We also report here “passive” records, i.e. capture, sightings, or aural records made without the use of playback, as well as records made by collaborators. Once the species was encountered, we observed and noted aspects of its behaviour and biology. Recordings of vocalizations of the species were made on several occasions with shotgun microphones and tape or digital recorders. Playback surveys and observations were carried out in Mato Grosso from September 2006 to May 2008. Additional observations on the species's behaviour and biology were also carried out in Emas National Park in December 2007.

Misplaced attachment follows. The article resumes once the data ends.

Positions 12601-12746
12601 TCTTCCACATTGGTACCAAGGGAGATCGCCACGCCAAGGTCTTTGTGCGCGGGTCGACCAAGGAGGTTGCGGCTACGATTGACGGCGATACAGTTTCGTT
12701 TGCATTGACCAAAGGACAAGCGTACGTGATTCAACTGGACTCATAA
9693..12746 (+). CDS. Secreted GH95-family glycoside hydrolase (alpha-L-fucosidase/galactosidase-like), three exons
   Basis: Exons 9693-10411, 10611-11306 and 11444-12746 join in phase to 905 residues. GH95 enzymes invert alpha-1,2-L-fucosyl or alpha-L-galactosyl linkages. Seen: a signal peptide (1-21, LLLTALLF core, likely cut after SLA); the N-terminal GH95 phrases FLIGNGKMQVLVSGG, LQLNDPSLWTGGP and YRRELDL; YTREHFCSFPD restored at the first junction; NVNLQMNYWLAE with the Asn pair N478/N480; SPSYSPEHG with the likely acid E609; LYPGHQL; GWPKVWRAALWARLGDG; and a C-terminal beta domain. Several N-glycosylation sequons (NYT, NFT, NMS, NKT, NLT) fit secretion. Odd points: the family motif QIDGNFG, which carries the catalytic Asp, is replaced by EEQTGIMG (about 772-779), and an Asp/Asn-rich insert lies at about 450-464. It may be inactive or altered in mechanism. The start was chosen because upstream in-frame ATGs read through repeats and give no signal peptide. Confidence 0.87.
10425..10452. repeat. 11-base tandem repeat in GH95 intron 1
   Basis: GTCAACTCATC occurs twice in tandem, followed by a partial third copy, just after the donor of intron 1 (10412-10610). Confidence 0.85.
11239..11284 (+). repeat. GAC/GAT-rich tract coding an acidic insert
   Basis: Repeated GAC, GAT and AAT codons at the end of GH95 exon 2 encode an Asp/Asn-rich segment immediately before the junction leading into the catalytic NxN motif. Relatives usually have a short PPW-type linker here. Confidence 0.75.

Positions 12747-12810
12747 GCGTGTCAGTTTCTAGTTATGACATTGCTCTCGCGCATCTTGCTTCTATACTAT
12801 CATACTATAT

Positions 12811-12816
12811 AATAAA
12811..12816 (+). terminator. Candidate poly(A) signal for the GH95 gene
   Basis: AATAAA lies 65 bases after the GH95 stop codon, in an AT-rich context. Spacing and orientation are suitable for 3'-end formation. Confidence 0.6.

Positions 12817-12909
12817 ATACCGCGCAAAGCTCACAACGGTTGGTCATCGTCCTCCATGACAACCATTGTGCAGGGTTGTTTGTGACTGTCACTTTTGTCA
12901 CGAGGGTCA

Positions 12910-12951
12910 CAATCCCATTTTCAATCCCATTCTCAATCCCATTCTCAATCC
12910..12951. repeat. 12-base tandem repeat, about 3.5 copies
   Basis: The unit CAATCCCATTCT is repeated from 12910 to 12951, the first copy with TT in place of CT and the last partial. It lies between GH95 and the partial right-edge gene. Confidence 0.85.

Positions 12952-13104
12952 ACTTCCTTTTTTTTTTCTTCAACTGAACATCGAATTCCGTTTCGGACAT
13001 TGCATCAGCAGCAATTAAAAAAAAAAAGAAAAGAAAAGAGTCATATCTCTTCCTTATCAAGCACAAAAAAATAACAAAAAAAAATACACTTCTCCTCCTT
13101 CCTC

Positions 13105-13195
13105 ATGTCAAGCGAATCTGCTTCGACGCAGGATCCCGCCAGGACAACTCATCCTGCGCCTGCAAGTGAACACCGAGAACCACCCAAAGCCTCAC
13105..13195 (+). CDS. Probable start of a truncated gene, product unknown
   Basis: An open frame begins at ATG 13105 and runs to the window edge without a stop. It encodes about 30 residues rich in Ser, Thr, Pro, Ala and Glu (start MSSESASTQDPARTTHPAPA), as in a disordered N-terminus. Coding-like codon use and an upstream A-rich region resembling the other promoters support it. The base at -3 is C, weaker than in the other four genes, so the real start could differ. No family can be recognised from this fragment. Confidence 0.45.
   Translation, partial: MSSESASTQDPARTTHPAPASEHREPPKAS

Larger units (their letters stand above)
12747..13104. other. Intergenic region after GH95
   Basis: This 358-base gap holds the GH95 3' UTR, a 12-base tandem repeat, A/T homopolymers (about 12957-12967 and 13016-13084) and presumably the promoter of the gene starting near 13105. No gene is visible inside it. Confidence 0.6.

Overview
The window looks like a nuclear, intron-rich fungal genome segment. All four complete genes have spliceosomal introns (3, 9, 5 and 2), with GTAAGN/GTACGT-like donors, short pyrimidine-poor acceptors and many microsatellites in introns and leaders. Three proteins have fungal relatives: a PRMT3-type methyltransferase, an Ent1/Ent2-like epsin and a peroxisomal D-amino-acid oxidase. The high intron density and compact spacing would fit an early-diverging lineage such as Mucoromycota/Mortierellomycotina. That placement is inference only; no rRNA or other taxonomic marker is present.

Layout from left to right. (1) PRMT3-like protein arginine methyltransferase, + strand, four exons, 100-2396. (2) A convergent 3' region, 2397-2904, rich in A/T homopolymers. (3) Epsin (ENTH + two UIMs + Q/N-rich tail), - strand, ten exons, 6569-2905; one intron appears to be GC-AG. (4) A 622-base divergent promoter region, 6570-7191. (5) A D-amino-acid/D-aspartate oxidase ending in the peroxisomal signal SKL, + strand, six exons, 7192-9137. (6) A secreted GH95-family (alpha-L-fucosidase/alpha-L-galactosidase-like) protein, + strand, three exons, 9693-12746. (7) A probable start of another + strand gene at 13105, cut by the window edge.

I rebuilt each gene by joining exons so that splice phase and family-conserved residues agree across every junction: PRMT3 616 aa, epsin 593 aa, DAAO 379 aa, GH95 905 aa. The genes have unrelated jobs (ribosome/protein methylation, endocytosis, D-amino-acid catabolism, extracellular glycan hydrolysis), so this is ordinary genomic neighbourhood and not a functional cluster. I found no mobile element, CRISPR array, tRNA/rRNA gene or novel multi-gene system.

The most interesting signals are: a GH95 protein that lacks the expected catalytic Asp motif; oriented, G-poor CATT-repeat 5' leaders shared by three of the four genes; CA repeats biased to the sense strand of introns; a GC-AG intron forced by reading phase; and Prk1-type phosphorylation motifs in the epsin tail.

To trace the exact position of the Cone-billed Tanager's type locality we consulted books and historical documents not reviewed in the ornithological literature in an attempt to find the route of J. A. Vellard, the collector of the type specimen.
Cone-billed Tanager records
On 20 September 2006, CCG recorded a loud and unknown song on Juruena riverside (site 13 in Figure 1C). The bird was attracted by song playback, photographed, and identified as a male Cone-billed Tanager following a picture available in Buzzetti and Carlos (Reference Buzzeti and Carlos2005).
We registered the species in 18 sites in Chapada dos Parecis region, near Sapezal, Campos de Júlio and Campo Novo do Parecis (Figure 1C). Among these records, 14 were made by playback (see Appendix 1 for details). Only two records were made outside the Juruena River: one in the Papagaio River, c.1.2 km upstream of the Utiariti waterfall (Tirecatinga Indigenous Land - site 5 in Figure 1C) and another in its tributary, the Verde River (site 17 in Figure 1C). No records were made outside Chapada dos Parecis region.